Baby on Board: Family Travel Tips

By Published On: November 24th, 2021

Traveling with a baby doesn’t exactly elicit imagery of relaxing family togetherness. But that doesn’t mean it’s impossible. Although most pediatricians advise keeping your newborn at home to avoid sickness and establish a routine, family travel is sometimes necessary (and desirable!). There are ways to make your adventure safer, easy and enjoyable for your growing family. Adjust your expectations and plan for success by heeding our helpful travel tips for junior jet-setters.

Baby’s First Wings

As the coronavirus pandemic continues and more people get vaccinated, air travel is getting safer, though the CDC still advises people to delay their trips until fully vaccinated. And since children under 5 aren’t yet eligible for the COVID vaccine, non-essential travel for families with small children is not recommended. Travel by car if possible, but if you MUST travel by air, pack plenty of sanitizer. If you can, book direct flights to minimize transit time.

Carol Wilkinson, MD, PhD, pediatrician, advises parents to wait until their infant has had his first round of recommended vaccinations (generally at two months, although as early as six weeks) to travel by plane, train or bus for the first time. But flying with an infant isn’t just your doctor’s decision. Many airlines, including Southwest, have an official policy that requires passengers be at least 2 weeks old before boarding. There are always exceptions, however, and most airlines will accept a newborn with a medical release from a pediatrician.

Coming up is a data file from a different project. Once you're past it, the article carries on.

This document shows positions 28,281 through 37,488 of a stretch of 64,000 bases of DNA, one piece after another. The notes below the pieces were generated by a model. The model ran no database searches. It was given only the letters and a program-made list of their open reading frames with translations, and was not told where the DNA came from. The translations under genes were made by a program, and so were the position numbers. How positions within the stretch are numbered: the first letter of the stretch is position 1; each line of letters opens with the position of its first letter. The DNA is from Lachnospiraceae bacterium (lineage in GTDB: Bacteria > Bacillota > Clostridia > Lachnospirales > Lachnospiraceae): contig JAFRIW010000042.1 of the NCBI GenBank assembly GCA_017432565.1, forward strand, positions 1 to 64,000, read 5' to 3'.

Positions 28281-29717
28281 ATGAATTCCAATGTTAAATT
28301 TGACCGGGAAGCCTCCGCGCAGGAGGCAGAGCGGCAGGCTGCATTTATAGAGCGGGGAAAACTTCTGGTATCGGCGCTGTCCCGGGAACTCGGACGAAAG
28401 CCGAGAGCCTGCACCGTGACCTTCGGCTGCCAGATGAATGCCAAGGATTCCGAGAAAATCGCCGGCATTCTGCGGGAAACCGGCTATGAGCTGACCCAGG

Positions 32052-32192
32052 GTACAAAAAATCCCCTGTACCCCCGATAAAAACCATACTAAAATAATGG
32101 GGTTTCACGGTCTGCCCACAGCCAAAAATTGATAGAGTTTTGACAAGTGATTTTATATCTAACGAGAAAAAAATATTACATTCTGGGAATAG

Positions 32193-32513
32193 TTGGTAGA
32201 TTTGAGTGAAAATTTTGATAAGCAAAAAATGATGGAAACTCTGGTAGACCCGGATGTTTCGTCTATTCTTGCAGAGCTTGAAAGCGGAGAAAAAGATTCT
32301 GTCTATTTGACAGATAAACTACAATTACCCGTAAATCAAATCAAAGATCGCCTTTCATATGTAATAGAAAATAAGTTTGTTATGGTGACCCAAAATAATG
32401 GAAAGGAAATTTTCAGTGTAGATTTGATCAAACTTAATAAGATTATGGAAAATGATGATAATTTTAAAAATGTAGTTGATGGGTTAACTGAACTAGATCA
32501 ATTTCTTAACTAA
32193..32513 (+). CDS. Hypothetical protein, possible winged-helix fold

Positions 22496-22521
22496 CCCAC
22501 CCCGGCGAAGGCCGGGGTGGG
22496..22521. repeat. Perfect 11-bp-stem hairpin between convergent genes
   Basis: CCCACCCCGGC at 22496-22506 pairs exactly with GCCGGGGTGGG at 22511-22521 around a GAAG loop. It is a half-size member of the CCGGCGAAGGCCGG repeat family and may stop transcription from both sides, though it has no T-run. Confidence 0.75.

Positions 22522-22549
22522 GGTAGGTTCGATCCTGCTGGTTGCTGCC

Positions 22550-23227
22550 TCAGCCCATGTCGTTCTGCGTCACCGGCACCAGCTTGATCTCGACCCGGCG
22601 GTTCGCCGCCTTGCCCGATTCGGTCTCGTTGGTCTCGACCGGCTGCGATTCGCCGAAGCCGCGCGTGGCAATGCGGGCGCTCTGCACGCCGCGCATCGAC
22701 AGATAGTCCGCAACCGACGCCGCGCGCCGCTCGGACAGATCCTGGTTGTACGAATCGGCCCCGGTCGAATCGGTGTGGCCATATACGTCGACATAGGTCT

So why two weeks? “This allows time for possible health conditions that were not found on the initial newborn exam to be discovered. Some conditions, such as heart or lung issues, may make it unsafe for your infant to fly, or these conditions may restrict when and how long your child can tolerate a flight.” says Tracei D. Ball, MD, chief medical officer of On Call Mobile Medical and Wellness.

If possible, it’s smart to delay travel until the mother has had her own postpartum checkup as well. “While traveling with a newborn may be safe for the baby, the mother may find it uncomfortable if she had a C-section. She may not be permitted to fly or travel until cleared by a doctor, usually at a six-week check,” reminds Carole Hallett Mobbs, founder and editor of

Security Measures

Once you both have been cleared for baby’s first flight, remember to pack plenty of formula, sterile nipples and other feeding supplies in your diaper bag if he takes a bottle.

If you’re breastfeeding, bring along nursing pads, a backup breast shield (if needed) and nursing cover. According to the Transportation Security Administration (TSA), security should treat breast milk the same way they treat liquid medication. This means parents are allowed to bring more than three ounces of breast milk, but it can be inspected at the security checkpoint. Be aware some TSA agents may want to open containers, which could create an unsterile environment for your breast milk.